First Point — The obstacles which opposed the establishment of religion came from within herself and from the world without. She had against her the obscurity of her dogmas. In fact, she labored to obtain from pagan peoples the abandonment and the sacrifice of all their beliefs, and also to ask them to adopt mysteries which were wholly inexplicable to reason — the mystery of but one God the Creator, and in this only God three persons who participate in the divinity without dividing it, and a unity of nature in a trinity of persons. With this mystery of the Trinity there was another still more incomprehensible, viz., a God made man. To these two great mysteries join the dogma of original sin and all the truths associated with and dependent on it — the human race, whole and entire, tainted by the fault of only one person! even children stained in the wombs of their mothers; a virgin who gives birth and yet without ceasing to be a virgin; a God who dies on a cross, and this first sacrifice to be renewed on our altars from age to age; priests clothed with the power of pardoning sins; and, what is more prodigious still, these priests at the altar distributing to the faithful their God, who after re- deeming them nourishes them with His substance! Behold some of the truths which the apostles preached. What man could have dared to invent such a doctrine? What men would have been so senseless as to preach it, or to believe it, if it had no other support than the mere word of a man? Religion had against her the severity of her morality. There was in her teachings no sweet or con- venient philosophy which smiled on the passions, which promised festivals, or invited her followers to joys and pleasures. No; it is a religion of detachment, abnegation, and penance; her precepts and especially her maxims are fearful to nature. You can form some idea of the opposition that religion must contend against in the world, if you recall the strange words by which the Son of man begins His moral code. "Blessed are they" — but who are they? The rich or the powerful ones of the world?" Hitherto this was the universal belief, but it was an error which the world loved to believe. But Jesus exclaimed: "Blessed are they who mourn! "Blessed are they who suffer persecution for justice sake" He had already said: ''He who wishes to come after Me must deny himself; he must take up his cross daily and follow Me." These maxims and these precepts were far from being attractive, it must be admitted, especially for men who were habituated to the sensuality and luxury which the pagan religion authorized. These teachings were, therefore, a second obstacle — humanly speaking, insurmountable — to the enterprise of the apostles. To these obstacles add the prejudices which the Christian religion must at once develop. It was a new religion; it had just been born; and the dis- graceful punishment of its Author had already attached to it a character of ignominy and disgrace. A religion which attacked every prejudice, every habit, and every popular belief must necessarily have against her the natural repugnances, the force of inclination, the tyranny of habit, the impressions of education and of custom. Humanly speaking, contempt and public ridicule should welcome these twelve miserable fishermen, preaching a God crucified and imploring the homages of a pagan world for a man attached to an infamous gibbet.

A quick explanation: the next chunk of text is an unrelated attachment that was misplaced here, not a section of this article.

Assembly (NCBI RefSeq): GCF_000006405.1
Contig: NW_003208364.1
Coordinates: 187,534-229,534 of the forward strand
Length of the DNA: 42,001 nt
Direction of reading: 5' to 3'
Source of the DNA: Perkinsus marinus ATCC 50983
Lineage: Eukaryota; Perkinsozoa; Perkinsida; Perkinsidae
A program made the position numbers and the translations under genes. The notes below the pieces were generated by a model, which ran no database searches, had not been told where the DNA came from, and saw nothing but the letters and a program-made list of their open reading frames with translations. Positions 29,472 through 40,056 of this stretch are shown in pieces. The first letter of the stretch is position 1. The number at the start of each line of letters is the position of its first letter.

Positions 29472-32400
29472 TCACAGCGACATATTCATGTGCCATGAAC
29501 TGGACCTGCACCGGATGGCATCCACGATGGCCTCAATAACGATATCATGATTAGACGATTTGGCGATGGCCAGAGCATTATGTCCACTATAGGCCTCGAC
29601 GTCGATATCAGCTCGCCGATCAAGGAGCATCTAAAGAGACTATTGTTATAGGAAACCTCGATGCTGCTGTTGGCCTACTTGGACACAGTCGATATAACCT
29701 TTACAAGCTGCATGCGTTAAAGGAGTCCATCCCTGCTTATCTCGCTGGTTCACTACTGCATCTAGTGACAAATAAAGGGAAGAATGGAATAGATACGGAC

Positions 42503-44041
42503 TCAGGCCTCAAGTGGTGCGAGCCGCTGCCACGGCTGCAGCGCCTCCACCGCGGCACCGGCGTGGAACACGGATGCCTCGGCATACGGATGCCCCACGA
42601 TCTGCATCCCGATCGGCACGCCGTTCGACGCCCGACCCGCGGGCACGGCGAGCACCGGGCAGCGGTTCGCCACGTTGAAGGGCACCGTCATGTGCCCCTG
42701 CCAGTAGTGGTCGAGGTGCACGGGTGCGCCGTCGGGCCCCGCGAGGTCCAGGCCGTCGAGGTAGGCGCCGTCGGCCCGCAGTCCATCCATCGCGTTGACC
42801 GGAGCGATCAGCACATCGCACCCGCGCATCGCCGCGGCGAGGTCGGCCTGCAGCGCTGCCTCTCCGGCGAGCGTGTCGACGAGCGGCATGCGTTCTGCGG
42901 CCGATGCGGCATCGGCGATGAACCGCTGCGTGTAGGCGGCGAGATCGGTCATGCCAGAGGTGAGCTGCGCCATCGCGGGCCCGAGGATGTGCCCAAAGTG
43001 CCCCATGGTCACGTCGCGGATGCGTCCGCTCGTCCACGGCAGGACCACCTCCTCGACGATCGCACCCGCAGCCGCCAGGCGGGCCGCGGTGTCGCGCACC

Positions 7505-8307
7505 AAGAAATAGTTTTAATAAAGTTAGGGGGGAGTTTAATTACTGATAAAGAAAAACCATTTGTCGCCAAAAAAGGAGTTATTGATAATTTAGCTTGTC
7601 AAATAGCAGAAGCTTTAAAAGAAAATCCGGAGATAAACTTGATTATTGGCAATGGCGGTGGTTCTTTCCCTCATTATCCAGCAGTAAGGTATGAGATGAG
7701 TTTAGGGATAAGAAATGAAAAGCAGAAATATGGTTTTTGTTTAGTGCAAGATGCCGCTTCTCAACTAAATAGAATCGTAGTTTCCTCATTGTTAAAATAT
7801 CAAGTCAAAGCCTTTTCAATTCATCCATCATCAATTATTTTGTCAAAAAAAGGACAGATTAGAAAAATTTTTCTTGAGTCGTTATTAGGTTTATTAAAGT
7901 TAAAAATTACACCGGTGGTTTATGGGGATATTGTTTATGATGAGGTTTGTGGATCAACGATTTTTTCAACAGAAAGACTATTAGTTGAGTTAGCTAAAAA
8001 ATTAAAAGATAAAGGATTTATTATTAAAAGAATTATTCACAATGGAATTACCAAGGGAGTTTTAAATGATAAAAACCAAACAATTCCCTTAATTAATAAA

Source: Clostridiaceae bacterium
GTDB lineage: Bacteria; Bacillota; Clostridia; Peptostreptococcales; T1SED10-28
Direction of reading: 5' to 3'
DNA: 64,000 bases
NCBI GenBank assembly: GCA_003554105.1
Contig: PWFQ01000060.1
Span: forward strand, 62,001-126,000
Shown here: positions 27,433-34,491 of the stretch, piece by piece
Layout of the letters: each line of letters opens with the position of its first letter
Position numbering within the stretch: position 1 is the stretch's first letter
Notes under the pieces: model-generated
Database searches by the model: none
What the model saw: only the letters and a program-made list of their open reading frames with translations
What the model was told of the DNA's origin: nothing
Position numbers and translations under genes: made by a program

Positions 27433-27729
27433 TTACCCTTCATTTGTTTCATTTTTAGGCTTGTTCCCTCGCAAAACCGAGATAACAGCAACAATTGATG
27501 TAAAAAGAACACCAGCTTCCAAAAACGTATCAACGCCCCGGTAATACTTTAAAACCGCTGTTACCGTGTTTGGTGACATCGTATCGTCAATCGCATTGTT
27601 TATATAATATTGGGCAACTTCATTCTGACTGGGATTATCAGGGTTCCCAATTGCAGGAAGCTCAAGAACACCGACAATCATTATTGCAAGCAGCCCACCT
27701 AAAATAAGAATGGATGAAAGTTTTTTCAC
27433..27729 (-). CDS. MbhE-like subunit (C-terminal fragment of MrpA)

Second Point. — You have just seen the obstacles which arose for the apostles from the very nature of their enterprise. Consider the obstacles which they were obliged to overcome from the world with- out. The epoch when they received their mission to found a new religion precisely coincided with the age of Augustus, — this famous age, which suggests to our mind the idea of exalted tastes, talents, and genius; an age rich in great orators, philosophers, poets, and historians; but, let us add, the age of corruption as well as of science. It was to such men, who were vain of their knowledge, that the apostles came to preach a doctrine whose dogmas appeared shocking to reason. It was to these men, plunged in delicacy and luxury, that they came to prescribe rules of conduct which wounded the most imperious desires of their hearts. But these obstacles, however great they may be, are nothing compared with the efforts which the whole world made to hinder the establishment of Christianity. And what do we see at the birth of the Church? Hell unchained raises against her all the powers of earth. Philosophers and a multitude of sophists, spread out in the East and the West, join their talents and their lights to arrest the progress of Christianity. They pervert its dogmas, revile its mysteries, and ridicule its worship. Celsus, Porphyrus, and Julian compose lampoons, in which they display all the resources of their genius, to uphold idolatry and to decry the new religion. To the perfidy of reasoning and of calumny the bloodiest persecutions are added. The people arise as one man against the faithful; the cities reject them from their walls; while the provinces arm themselves with the firm intent of extermination. Nor is this enough: legal persecution is organized, public force is opposed as a huge barrier to the progress of Christianity. The emperors, by their edicts, point out what must be the vigilance and cruelty of the magistrates. Persecution becomes general in the whole empire; everywhere the Christians are pursued as public enemies; neither the bosom of their families, nor the crevices of the rocks, nor the solitude of the deserts shall shield them from the rigor of the laws. When the ordinary punishments did not suffice, new torments were invented or the old ones were renewed, which are enough to make one shudder. Neither rank, age, sex, virtue, services rendered to the country, in fact nothing could pardon the crime of being a Christian. The persecution organized against the disciples of Christ was not a persecution of some days, or some years, but it was by ages that we must count the persecutions of the Church. We cannot follow it during three hundred years except by the traces of blood which was shed and by the light of the funeral piles kindled against her. These are the obstacles which Christianity was obliged to overcome even at her very birth. Now that you know both the project of the apostles and the obstacles which opposed them in their enterprise, strive to see if success were possible in the ordinary course of things. On the one hand, there is a religion, sweet, pompous, and agreeable, which is believed to have been established by the gods and which is considered as ancient as the world; on the other hand, a religion severe, mysterious, and wholly new. In the first were the sages, the philosophers, the armies, and the entire universe; in the second there were some ignorant men, without defense, without support, without assistance; on one side there were authority, inhumanity, fury; on the other there were weakness, patience, and death. On what side must victory come? Which one must win? Evidently the palm belongs to idolatry. But no; the emperors from their high thrones ordain that the gods must be adored. But the gods are despised. Twelve Galileans summon the universe to the feet of their crucified Master; and the world hastens to obey them, in spite of tortures, scaffolds, and funeral piles. Can you not see here the finger of God? It is visible to all eyes ; and if this submission of the human race has not been secured by the force of miracles, the conversion of the world would be more strange and astonishing than all miracles.
O my God, how I love to reflect on those prodigies which prove the divinity of the Church; my faith in them becomes livelier and more profound; may my love for them become more ardent and more generous.
Source: Short Instructions for Every Sunday of the Year and the Principal Feasts, Imprimatur 1897